Our median gender pay gap is 16.1%, up slightly from 15.7%. This still represents a total decrease of 8.9% from the first published figure of 25% in 2018. The mean gender pay gap has also increased slightly to 16.9%, a 1.2% percentage point increase since our last published figures.
The ethnicity median pay gap is 8.4%, up from 7% in February 2021 and the mean pay gap is 12.5%, down from 14.7%.
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What we are doing to close the gap
There are a range of initiatives already underway at RDG to address these pay gaps, but we fully recognise the need to do more. We are working to see better representation in leadership positions at RDG, by developing the great talent we already have, as well as focusing on attracting a greater diversity of candidates to work with us. We have already begun this journey through the work we have done to improve our recruitment process and by upskilling our managers on good EDI practices.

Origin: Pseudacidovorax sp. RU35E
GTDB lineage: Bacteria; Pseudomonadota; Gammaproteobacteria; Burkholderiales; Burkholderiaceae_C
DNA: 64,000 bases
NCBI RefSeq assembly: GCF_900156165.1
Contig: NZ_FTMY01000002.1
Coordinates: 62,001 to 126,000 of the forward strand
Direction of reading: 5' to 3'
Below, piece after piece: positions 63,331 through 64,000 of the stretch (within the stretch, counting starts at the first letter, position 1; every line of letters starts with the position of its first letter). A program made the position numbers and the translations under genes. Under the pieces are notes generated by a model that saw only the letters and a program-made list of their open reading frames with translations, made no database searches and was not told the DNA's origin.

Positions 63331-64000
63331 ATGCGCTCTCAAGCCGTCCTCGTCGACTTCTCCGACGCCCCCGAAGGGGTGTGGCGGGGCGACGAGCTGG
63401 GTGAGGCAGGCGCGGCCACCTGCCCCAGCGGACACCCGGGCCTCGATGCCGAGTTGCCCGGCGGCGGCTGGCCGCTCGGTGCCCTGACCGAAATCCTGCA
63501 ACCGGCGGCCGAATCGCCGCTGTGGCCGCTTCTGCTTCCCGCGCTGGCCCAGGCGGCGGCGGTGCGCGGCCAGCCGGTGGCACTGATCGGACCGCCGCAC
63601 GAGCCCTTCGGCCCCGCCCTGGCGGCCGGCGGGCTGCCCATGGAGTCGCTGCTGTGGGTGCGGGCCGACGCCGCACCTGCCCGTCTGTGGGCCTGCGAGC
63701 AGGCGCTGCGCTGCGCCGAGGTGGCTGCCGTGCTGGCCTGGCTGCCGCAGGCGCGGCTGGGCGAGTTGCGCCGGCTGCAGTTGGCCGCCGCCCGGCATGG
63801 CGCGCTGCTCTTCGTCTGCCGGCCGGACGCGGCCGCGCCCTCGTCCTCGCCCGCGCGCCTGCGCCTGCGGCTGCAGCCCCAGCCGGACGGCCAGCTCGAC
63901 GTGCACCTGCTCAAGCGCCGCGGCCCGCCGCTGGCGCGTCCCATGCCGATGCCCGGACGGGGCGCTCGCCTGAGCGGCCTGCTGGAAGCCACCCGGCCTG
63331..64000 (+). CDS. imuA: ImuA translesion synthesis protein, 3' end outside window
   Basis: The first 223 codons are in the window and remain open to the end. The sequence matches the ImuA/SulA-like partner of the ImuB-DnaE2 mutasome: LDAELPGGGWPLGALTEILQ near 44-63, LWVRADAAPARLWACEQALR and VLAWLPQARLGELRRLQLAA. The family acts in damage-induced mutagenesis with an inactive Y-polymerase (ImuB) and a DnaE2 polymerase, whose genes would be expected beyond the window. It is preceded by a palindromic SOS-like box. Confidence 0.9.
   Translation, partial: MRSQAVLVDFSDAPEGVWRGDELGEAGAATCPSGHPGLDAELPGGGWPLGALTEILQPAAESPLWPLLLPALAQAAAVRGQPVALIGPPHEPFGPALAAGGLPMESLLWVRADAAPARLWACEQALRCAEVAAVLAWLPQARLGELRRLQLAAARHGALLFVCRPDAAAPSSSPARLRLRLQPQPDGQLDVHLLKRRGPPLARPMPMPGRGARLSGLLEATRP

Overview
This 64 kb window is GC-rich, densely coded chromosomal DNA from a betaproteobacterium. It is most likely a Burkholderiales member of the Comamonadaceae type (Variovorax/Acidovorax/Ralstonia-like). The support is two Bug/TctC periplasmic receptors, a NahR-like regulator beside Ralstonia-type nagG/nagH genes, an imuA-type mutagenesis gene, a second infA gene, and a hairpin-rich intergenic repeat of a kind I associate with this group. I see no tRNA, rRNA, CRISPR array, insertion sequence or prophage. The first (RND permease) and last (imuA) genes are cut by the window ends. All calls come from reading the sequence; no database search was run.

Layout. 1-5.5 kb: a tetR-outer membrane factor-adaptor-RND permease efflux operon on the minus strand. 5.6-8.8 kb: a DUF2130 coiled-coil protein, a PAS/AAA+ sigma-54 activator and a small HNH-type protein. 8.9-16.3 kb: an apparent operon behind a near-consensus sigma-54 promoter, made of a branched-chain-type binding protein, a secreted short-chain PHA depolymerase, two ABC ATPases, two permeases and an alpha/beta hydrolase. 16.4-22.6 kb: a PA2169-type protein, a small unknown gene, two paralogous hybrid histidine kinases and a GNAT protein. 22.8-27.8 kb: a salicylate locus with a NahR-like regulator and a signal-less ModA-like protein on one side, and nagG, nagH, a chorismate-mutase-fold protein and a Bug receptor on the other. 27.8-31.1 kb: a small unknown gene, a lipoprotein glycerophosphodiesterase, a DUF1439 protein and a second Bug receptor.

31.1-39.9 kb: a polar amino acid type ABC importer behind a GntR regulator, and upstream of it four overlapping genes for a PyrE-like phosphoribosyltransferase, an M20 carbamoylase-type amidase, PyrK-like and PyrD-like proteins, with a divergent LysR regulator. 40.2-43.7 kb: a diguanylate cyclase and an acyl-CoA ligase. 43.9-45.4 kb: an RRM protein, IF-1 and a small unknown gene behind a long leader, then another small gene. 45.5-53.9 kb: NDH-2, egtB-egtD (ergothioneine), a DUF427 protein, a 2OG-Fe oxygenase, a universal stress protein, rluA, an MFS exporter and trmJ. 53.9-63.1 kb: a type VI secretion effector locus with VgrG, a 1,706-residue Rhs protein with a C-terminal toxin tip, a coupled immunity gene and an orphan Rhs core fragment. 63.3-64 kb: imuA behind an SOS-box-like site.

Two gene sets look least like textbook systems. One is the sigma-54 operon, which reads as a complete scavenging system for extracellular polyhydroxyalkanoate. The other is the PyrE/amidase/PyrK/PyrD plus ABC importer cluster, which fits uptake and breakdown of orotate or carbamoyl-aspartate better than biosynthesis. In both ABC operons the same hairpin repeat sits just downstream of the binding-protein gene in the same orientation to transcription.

We have already made notable progress in developing and retaining our female talent. 39% of all managerial roles at RDG are filled by women; 51% of all promotions last year were for women and 33% of our Executive Director Team are female, including our CEO, which is noteworthy considering that just 7 years ago, we had no female directors. We are working hard to redress our gender balance within RDG, but we want, and need, to do more.